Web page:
Recommended best management practices for water and fertilizer nitrogen (N) inputs for seepageirrigated tomato and watermelon in South Florida can reduce water use and N leaching into groundwater without adversely impacting the yield under average weather conditions.

These are the findings of a comprehensive University of Florida/Institute of Food and Agricultural Sciences study conducted from 2004-2008. It not only evaluated the environmental effects but also considered the crop yield and economic impact of three production systems using different irrigation and nitrogen inputs.

The study was conducted at the research farm of the IFAS’s Southwest Florida Research and Education Center in Immokalee. Two of the systems represented the industry average and BMP-based inputs with seepage irrigation, whereas the third system used the BMP N rates with subsurface drip, an alternative to traditional seepage irrigation.

The industry N rates for tomato and watermelon, determined from a survey of southwest Florida growers, were 373 and 265 pounds per acre, respectively. The BMP N rates were 200 pounds per acre for tomatoes and 150 pounds per acre for watermelon.

The target soil moisture level for the industry system was determined from actual measurements at selected farms whereas the BMP system was based on measured soil moisture in the bed.

Water use and N concentrations in the plant, soil and groundwater were measured.

The water table depths, artificially raised for the seepage irrigation, were shallower for the industry average fields compared to the BMP fields.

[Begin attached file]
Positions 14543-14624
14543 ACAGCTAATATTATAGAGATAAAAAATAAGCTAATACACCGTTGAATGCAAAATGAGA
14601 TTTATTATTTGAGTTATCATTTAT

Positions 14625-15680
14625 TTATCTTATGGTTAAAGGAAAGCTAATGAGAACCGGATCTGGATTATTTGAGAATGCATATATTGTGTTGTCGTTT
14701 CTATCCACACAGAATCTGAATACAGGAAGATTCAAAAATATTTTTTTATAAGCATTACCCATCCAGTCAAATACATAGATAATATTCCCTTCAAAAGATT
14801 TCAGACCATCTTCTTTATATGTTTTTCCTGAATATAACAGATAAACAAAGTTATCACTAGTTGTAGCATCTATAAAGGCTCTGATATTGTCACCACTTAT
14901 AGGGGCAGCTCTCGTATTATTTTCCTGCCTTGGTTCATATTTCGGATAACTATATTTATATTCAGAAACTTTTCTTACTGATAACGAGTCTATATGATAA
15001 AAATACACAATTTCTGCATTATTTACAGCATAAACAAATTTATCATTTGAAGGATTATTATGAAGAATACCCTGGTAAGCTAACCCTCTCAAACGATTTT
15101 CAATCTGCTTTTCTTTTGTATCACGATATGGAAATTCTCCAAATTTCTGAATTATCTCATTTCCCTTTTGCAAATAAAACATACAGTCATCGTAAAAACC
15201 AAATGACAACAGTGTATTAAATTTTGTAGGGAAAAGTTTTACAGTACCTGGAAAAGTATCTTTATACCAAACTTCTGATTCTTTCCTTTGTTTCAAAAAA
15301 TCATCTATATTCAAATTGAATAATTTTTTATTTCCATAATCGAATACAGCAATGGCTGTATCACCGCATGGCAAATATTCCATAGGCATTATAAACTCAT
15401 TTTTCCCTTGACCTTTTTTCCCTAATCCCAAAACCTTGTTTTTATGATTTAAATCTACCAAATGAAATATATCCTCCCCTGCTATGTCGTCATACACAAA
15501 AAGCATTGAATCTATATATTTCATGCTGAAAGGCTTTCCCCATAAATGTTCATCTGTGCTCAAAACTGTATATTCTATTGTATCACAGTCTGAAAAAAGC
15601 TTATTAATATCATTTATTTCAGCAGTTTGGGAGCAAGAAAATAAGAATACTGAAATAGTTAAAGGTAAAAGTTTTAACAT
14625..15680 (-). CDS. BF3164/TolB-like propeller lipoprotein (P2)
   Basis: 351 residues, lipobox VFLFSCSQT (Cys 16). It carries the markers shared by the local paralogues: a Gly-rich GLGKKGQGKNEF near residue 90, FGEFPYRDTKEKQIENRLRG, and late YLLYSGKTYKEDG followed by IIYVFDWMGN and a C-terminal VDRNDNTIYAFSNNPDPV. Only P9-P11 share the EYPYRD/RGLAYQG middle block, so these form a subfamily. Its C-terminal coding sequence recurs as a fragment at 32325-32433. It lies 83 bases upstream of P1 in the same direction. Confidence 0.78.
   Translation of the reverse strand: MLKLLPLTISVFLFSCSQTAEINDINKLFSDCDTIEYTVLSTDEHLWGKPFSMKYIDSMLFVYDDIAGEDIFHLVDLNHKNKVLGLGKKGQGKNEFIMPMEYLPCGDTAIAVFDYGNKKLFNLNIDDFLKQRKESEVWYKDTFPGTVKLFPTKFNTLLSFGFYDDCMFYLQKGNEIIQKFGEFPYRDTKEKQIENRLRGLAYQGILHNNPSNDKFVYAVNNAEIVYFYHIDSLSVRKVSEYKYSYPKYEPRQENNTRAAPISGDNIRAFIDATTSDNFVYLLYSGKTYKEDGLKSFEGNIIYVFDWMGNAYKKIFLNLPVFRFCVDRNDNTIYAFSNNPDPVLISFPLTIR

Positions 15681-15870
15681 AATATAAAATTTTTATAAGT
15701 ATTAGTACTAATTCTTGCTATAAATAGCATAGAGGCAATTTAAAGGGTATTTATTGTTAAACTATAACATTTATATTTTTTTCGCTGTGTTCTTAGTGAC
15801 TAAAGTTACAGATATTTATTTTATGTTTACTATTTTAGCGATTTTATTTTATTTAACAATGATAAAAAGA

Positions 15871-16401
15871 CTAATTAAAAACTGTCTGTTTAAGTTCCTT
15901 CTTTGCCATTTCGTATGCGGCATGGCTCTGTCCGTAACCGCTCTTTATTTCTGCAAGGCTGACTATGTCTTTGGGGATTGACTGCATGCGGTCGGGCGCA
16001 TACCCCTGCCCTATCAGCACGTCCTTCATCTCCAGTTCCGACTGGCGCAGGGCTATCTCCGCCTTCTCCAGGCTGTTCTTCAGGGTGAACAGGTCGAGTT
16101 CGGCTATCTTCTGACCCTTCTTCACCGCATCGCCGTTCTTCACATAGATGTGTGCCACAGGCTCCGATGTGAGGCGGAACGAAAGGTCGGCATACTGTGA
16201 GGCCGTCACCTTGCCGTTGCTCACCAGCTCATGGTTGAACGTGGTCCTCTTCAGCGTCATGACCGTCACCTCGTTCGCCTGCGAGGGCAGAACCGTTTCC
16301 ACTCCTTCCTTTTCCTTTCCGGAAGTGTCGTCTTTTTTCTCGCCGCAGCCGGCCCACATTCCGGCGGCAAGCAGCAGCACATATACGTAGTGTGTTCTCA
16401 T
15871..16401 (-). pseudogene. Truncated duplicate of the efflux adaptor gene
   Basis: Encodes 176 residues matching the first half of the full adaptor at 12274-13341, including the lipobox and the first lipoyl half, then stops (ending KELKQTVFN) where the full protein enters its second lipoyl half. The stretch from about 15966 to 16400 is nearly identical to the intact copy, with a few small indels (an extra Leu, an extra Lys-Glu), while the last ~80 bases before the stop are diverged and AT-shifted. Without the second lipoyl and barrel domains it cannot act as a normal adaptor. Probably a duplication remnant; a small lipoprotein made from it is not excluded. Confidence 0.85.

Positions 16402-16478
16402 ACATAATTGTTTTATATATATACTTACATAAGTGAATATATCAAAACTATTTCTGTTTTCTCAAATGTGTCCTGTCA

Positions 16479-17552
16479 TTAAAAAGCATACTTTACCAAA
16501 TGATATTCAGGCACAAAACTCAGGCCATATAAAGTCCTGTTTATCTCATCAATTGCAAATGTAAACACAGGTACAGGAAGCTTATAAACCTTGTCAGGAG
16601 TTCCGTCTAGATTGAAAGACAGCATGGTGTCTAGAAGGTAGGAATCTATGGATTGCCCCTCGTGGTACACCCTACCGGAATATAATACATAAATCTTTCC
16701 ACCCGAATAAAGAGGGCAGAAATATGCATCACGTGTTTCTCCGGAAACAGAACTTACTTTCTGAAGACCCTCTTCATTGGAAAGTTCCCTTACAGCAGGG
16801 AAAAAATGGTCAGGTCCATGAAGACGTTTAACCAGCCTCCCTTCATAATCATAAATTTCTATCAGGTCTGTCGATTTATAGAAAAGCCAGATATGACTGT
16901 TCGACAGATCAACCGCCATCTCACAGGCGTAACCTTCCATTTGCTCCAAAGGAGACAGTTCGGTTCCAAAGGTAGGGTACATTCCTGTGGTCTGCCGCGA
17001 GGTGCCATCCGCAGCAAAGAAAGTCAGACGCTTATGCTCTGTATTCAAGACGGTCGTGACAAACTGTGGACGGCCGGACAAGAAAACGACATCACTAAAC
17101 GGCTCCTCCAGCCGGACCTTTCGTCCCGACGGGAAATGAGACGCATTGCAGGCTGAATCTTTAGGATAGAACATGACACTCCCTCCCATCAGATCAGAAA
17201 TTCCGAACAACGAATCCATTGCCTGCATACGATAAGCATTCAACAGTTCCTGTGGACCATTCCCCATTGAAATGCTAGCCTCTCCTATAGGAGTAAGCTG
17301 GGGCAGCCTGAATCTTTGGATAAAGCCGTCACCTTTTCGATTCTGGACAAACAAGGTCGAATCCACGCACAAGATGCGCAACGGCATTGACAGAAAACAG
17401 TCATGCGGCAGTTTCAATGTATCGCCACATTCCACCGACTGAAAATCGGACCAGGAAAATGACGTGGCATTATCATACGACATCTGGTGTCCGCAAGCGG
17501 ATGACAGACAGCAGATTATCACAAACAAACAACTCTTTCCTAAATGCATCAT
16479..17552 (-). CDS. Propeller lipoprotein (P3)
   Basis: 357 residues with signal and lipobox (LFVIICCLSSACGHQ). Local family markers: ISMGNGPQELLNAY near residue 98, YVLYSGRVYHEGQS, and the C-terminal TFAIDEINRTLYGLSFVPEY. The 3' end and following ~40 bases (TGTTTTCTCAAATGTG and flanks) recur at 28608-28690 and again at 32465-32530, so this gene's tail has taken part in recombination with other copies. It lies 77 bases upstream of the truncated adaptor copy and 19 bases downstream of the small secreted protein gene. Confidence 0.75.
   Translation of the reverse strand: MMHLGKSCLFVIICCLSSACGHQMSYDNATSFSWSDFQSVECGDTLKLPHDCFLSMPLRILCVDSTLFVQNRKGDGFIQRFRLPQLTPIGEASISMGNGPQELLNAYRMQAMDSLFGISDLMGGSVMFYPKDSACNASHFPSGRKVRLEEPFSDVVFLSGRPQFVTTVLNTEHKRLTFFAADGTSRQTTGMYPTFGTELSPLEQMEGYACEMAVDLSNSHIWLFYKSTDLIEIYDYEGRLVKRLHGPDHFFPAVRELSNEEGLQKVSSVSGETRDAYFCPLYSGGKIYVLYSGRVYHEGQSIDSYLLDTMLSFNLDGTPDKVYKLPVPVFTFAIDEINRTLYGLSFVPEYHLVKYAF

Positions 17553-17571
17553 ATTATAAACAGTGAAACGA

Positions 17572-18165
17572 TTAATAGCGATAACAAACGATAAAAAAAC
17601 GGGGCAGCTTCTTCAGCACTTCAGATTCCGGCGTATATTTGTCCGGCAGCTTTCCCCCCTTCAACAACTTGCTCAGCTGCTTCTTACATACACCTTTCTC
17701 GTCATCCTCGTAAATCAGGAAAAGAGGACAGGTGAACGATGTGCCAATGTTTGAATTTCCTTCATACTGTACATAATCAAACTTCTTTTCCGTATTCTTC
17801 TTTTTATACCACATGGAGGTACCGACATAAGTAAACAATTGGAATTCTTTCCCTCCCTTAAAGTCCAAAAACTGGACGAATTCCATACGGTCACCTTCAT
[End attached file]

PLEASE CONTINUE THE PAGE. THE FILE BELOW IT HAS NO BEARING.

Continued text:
Yield results

Tomato yields over the four seasons for the three rates were no different, meaning no adverse impact of reduced N rates could be established. The effect on watermelon yield varied widely over the two seasons tested.

In one season, there was no effect. In the other year, yields for the industry average fields were higher, mainly due to an unusually wet spring that resulted in almost 4 inches of rainfall within the same week when watermelon were transplanted.

Heavy rainfall resulted in bringing the water table to the surface, washing out N and potassium (K) from the beds. Results from watermelon leaf tissue analyses showed that N and K concentrations for the BMP system for the second season were lower than the industry average; however, the N concentrations were within the sufficiency range.

The soil N concentrations, measured below the crop beds to evaluate N leaching, were lower for BMP (76 ppm) fields than industry (112 ppm) fields.

The lower N leaching from the BMP fields was also confirmed by the N concentrations in the groundwater—BMP fields had 15 ppm whereas the industry average had 37 ppm.

There was no difference in yields or N leaching for the two BMP systems (traditional seepage and subsurface drip irrigation).

However, results showed that the subsurface drip irrigation system used almost 50 percent less than the traditional seepage system.

Results show that for average weather conditions, adoption of BMPs does not appear to reduce the crop yield and can improve water quality. Further research is needed to confirm whether the BMP rates for watermelon are sufficient for unusually wet conditions.

Acknowledgement: This study was funded by the Florida Department of Agriculture and Consumer Services, the Southwest Florida Water Management District and the Southwest Florida Vegetable Growers Research and Education Fund.

Sanjay Shukla is an associate professor, UF Department of Agricultural and Biological Engineering, Gainesville; Gregory Hendricks is a post-doctoral researcher, SWFREC, immokalee; and Gene McAvoy is a multi-county agent with Hendry County Extension, LaBelle.